If you’ve been reading this website for a while, you’ll probably be aware of my love of football games, and if you’re not, well, I love football games. I always have, and I probably always will. Recently, I’ve only really been playing the ‘big’ football games, like FIFA, Pro Evolution and Football Manager, but I am continually asked to check out less serious games by Steam, so when I saw Soccer Rage, I caved and figured I’d give it a try.
I’ll start off by saying that Soccer Rage is in early access, so it is still fairly rough, but it’s an interesting concept nonetheless. Admittedly, having a football game without a referee isn’t exactly a groundbreaking idea, there have been countless games like it in the past, but where this one differs is that it mixes in the beat ’em up genre to create perhaps the oddest hybrid of games I’ve played in a very long time.
I don’t normally make the focus of a review the graphics of the game, as depending on budgets, they can really vary for indie developers, but for Soccer Rage, I’ll make an exception. The game is presented beautifully, with some really fantastic visuals to go with the barbaric version of football being played. Players are put into futuristic cyborg-looking suits of armour to play the game in and the various arenas in which the matches are played all look incredible. It doesn’t end there though, the beat ’em up section of the game is brilliant – potentially rivaling Tekken or Mortal Kombat in how good the characters look as they throw punches towards eachother.
Kind of sticking to the same point, but slightly different is the animation of the game. Considering they decided to put two different genres together, they had to animate a lot of different actions, both on the football side and on the beat ’em up side. The football side has a lot of different moves that make it look more realistic, but the amount of effort that went into the beat ’em up part of the game is phenomenal. I was just expecting punching and kicking to be animated as that wouldn’t be too dissimilar from their game, but they even squeezed in a few combo moves and throws which really looked fluid and fantastic.
The game plays relatively well as well, considering it’s a mash up of two very different genres. Both the beat ’em up and the actual football playing both work quite well on the whole, functioning mostly as you would expect, although not entirely, which is one of the things that irked me slightly. Once you’re attacking, everything is fine, except for the fact that I never learned how to give my shots any height, it’s just defending that isn’t quite as good. Firstly, the switching of the players doesn’t really work very well. When I hit the button to change a player, I would expect it to change the currently controlled player, and hopefully move it to a player that is closer to the ball. Occasionally, this does happen, but it seems to be more luck than anything else, with most times you hit the button you’ll just be getting frustrated at how it isn’t working correctly. The other issue I found that isn’t really an issue per sé, it’s just a lack of communication from the developers – the goalkeepers are player controlled. This is a great idea IF the player is made aware of it before the opponents score all their goals, but the lack of this information prior to the game starting made it impossible to actually know, leading me to concede a lot of goals.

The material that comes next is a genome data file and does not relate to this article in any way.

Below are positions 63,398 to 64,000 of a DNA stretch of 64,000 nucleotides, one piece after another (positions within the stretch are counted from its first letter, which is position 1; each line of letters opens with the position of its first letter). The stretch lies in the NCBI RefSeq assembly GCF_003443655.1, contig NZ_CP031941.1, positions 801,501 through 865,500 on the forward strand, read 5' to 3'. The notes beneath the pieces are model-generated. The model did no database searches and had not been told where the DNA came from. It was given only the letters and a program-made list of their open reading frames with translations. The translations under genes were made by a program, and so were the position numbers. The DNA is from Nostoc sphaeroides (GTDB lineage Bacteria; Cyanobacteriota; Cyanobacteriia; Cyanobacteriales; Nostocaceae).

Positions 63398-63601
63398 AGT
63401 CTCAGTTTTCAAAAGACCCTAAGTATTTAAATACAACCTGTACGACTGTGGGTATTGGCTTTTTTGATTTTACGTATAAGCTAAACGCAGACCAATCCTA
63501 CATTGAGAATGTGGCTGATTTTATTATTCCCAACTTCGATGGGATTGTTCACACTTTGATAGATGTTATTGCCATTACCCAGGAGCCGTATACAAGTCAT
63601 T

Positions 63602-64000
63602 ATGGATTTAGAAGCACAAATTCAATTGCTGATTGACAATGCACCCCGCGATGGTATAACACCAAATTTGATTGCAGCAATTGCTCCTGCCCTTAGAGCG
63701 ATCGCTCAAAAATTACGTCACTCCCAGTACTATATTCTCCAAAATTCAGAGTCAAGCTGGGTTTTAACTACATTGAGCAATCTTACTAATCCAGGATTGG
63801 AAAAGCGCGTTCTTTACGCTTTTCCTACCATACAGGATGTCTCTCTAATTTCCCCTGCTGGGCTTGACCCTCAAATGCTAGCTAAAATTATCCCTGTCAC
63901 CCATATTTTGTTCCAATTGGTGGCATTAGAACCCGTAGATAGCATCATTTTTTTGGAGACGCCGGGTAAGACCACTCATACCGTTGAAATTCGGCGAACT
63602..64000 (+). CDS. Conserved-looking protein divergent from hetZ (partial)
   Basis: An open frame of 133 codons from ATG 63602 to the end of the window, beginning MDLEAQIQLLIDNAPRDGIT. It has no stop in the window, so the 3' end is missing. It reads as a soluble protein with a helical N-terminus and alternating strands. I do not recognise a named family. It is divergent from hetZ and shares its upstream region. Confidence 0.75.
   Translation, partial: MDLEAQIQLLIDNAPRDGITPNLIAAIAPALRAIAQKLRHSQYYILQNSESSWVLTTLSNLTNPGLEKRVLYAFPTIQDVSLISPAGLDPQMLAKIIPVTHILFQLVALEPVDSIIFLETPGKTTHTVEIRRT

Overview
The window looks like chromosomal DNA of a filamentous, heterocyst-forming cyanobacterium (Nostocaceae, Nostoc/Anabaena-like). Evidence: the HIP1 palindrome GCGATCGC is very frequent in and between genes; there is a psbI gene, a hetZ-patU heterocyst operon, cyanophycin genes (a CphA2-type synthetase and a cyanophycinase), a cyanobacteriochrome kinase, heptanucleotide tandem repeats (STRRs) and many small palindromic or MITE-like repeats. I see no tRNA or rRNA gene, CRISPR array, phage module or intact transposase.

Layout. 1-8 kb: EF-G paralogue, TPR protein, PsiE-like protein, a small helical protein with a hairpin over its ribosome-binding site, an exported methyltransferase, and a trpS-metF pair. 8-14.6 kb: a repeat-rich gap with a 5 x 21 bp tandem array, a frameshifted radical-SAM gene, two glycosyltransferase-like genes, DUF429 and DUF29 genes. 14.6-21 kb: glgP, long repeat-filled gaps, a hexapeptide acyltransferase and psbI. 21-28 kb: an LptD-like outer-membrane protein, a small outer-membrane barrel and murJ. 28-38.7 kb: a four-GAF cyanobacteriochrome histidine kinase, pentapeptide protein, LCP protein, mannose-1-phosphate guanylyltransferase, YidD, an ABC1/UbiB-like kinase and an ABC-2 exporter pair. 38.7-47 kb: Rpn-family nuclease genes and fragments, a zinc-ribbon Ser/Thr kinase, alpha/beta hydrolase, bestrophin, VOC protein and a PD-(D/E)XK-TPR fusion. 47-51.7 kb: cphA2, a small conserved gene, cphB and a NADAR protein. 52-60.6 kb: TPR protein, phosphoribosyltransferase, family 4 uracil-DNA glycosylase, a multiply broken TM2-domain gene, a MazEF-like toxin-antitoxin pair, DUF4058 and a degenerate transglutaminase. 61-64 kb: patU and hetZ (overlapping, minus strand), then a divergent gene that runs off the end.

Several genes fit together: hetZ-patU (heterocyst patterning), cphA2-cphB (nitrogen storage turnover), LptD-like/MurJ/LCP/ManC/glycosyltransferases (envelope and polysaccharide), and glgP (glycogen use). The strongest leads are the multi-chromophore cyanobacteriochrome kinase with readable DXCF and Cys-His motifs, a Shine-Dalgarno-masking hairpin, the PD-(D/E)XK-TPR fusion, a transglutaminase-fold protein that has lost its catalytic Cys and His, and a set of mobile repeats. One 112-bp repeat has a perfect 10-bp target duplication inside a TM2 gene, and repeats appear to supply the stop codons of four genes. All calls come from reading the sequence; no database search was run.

Then, there are the loading screens. I thought Fallout 4 had excessive loading screens, but they were at least somewhat avoidable as long as you didn’t fast travel everywhere. Soccer Rage uses them so frequently, it makes it seem like Stamina-Games, the developer, think the mark of a great video game is the amount of loading screens it has. There are loading screens everywhere. Score a goal? Loading screen. Select a team? Loading screen. Opening the options menu? You better believe that’s got a loading screen too. They have them everywhere, and most of the time, they’re only on screen for a second and a half, which makes their presence all the more baffling and irritating, particularly as traversing the menu system is sluggish at best, making just checking the controls a tiresome task.
Do I like the game? Well, kind of. It’s definitely unique, and the beat ’em up aspect is surprisingly fun. The animations for it are amazing, especially when you’re throwing your opponent to the ground and then stomping on them. Purely in terms of gameplay, the game is pretty enjoyable, things mostly work as you’d expect them to, but it is unpolished. There are definitely a few bugs and quirks that need to be ironed out, some additional helpful messages would go a long way to making the game a bit more palatable as well. As I said at the top, it is still in early access, and it definitely needs to be worked on to make it worthwhile, but if the developers put as much effort into the rest of the game that they did in animation and graphics, the game will be a lot of fun when it’s complete.